The Asean Declaration in 1967 states that the organisation’s aims are: (i) to accelerate the economic growth, social progress and cultural development in the region; and (ii) to promote regional peace and stability through abiding respect for justice and the rule of law. Be it due to luck or to diplomatic skill, international peace and progress, if not national harmony, has been abundantly achieved in the region.
But whether or not this commitment to peace and national sovereignty amounts to an alternative world view is far from clear. As with the Bandung Conference and the ensuing NAM, Asean’s goals seem more platitudinous than inspiring, and more apprehensive and enthusiastic.
The largest of international groupings of non-big powers is the Organisation of Islamic Cooperation (OIC). Officially founded in 1972 as the Organisation of the Islamic Conference, it now has 57 states as members and proclaims itself the collective voice of the Muslim world, purposed to “safeguard and protect the interests of the Muslim world in the spirit of promoting international peace and harmony”.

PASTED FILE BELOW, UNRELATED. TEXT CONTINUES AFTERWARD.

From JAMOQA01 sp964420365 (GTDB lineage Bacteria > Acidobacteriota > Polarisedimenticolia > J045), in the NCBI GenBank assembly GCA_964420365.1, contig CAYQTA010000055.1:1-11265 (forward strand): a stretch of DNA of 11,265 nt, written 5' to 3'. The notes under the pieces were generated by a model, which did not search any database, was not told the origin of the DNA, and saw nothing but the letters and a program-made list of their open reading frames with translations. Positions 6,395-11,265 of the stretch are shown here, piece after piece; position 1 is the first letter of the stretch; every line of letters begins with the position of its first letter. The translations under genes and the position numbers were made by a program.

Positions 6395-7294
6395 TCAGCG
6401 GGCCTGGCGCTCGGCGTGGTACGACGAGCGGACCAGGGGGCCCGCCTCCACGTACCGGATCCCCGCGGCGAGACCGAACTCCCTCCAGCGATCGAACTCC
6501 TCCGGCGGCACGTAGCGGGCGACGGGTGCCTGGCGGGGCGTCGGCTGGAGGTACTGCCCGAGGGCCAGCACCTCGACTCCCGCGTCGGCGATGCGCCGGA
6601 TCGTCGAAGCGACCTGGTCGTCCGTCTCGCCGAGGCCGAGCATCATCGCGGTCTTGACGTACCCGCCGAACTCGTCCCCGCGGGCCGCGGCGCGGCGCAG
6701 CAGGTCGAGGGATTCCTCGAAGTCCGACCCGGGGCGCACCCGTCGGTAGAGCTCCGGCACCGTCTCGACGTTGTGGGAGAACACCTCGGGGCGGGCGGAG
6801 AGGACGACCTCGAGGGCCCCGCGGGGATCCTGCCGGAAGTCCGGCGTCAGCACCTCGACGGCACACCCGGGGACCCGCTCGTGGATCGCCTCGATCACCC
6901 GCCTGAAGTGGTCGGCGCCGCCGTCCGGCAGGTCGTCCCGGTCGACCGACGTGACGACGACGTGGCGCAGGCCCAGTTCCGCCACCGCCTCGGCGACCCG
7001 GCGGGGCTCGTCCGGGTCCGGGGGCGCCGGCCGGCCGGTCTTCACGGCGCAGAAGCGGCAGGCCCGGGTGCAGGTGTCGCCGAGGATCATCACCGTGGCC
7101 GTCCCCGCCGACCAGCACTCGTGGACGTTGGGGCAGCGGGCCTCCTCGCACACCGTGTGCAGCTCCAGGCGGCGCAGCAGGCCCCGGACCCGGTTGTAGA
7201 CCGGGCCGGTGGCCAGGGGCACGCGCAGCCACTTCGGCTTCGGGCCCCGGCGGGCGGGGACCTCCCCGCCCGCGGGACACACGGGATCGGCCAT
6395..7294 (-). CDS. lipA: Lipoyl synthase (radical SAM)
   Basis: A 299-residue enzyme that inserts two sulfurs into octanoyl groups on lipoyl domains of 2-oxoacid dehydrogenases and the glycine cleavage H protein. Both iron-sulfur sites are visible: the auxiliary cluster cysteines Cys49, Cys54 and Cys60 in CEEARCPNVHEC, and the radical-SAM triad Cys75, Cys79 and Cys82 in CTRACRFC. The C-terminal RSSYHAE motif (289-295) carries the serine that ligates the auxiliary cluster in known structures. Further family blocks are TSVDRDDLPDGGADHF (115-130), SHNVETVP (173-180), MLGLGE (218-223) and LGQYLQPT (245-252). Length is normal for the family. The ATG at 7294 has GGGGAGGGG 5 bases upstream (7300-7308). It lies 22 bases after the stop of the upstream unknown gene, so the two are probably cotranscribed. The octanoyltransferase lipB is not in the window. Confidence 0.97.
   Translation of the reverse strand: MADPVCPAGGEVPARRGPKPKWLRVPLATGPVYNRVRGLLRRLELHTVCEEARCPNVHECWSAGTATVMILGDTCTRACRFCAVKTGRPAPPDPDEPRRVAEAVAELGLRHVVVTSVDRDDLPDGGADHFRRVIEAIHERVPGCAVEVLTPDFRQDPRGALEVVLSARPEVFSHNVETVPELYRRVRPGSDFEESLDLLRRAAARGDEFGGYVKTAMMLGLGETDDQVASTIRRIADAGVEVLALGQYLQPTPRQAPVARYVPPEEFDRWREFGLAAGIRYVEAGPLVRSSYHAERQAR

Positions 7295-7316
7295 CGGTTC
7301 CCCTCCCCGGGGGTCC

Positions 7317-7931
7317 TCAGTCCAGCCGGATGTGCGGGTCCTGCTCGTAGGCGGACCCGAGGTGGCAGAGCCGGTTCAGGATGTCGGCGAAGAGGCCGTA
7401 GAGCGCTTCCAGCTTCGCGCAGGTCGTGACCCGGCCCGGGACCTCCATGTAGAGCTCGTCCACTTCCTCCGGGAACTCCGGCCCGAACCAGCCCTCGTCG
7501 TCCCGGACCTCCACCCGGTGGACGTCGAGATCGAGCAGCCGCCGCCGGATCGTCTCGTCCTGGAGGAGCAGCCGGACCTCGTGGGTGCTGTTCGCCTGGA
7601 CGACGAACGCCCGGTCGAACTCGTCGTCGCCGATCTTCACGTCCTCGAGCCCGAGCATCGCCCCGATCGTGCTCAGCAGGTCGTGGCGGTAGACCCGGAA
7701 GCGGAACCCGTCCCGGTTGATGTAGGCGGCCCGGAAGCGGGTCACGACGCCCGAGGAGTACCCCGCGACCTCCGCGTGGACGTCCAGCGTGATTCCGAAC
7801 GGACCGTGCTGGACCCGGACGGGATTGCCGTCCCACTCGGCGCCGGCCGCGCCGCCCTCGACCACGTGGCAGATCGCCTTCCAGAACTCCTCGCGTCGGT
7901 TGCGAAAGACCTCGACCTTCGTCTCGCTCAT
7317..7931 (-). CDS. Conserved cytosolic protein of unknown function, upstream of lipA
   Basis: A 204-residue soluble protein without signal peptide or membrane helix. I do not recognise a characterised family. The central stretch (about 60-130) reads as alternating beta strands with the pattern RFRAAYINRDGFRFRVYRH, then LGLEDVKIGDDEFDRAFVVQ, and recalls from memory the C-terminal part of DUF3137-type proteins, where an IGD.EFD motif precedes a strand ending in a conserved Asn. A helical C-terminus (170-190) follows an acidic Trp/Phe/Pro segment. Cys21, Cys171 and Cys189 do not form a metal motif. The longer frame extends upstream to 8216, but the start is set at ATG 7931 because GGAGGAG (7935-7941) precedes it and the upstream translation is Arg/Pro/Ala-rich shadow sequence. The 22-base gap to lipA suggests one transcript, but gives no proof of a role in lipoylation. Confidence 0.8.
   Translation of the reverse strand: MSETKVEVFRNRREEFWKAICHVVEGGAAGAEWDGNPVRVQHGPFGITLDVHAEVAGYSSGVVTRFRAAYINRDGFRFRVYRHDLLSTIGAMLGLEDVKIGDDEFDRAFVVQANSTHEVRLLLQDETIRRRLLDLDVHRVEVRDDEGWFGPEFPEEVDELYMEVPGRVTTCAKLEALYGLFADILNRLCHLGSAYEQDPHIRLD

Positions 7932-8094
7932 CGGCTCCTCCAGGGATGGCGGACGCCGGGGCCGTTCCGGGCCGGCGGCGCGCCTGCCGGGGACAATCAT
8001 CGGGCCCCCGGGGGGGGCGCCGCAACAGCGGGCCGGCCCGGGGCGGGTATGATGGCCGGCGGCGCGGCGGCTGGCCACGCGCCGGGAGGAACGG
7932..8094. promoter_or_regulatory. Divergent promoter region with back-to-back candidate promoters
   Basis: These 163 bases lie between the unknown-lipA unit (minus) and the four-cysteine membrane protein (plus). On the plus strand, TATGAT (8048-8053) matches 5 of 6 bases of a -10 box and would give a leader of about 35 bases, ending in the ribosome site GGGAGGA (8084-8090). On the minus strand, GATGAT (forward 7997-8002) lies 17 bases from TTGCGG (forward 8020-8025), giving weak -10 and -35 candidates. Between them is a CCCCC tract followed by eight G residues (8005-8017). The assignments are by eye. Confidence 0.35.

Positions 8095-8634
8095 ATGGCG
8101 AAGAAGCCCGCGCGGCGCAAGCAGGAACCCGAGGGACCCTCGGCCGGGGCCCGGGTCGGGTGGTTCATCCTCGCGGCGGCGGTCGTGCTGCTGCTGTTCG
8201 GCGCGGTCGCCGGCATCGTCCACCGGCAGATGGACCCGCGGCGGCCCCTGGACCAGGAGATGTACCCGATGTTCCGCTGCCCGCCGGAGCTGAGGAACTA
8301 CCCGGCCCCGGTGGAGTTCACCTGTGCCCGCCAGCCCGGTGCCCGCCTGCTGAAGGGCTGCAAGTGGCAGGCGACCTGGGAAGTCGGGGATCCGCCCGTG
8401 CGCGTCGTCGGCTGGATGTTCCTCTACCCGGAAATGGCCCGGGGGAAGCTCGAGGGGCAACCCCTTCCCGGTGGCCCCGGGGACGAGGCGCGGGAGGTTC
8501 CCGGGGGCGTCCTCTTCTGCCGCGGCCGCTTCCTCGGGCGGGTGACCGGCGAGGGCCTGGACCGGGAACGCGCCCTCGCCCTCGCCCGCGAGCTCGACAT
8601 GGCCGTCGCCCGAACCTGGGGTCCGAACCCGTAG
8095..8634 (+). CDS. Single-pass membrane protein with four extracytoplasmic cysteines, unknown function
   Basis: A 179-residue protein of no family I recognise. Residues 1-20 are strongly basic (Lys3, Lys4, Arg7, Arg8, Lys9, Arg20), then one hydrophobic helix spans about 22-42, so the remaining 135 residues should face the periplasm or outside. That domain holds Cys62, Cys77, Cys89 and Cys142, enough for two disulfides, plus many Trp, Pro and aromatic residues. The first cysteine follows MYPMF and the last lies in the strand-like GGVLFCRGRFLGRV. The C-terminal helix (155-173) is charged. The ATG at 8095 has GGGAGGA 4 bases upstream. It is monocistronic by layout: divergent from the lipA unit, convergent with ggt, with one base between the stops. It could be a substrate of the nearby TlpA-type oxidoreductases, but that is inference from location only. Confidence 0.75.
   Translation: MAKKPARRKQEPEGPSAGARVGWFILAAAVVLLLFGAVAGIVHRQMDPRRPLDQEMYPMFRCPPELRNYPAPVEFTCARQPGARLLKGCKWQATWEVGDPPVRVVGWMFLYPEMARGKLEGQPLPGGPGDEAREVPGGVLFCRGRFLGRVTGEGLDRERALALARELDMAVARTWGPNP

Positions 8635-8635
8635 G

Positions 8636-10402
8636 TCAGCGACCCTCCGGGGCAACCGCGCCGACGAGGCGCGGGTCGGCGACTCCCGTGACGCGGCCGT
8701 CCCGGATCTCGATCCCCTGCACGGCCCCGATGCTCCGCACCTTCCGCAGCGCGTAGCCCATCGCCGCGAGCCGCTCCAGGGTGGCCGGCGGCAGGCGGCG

Self-interest stated in clichéd terms characterise the goals of such organisations and, in fact, limit their chances of championing viable alternative world views that are able to redefine international human relations beyond the ambit of the big powers.
Malaysia has in many cases been a major player in these international bodies, and there is no reason its stature in that context will diminish in the future. In fact, it should grow as its economy becomes more global.
By way of wrapping up, we should certainly not forget the Socialist International. Gaining its present form at the Frankfurt Congress of 1951, it boasts today a membership of 134 political parties and organisations from all over the world. Having a rich legacy stretching back to the early days of the French Revolution, and now possessing a clear social democratic agenda, this grouping has an ideological paradigm that goes beyond mere notions of peace and national sovereignty and, therefore, holds good promise of remaining a viable alternative to big-power-defined paradigms, especially in the post-neoliberal era.
How well bodies such as NAM or Asean or the OIC can embrace deeper experiences from attempts at alternative world views will determine their sustainability and credibility in the present age of rising big-power tensions. In this, Malaysia has a proud role to maintain.
Datuk Dr Ooi Kee Beng is the executive director of Penang Institute. His recent books include The Eurasian Core: Dialogues with Wang Gungwu on the History of the World (ISEAS 2016).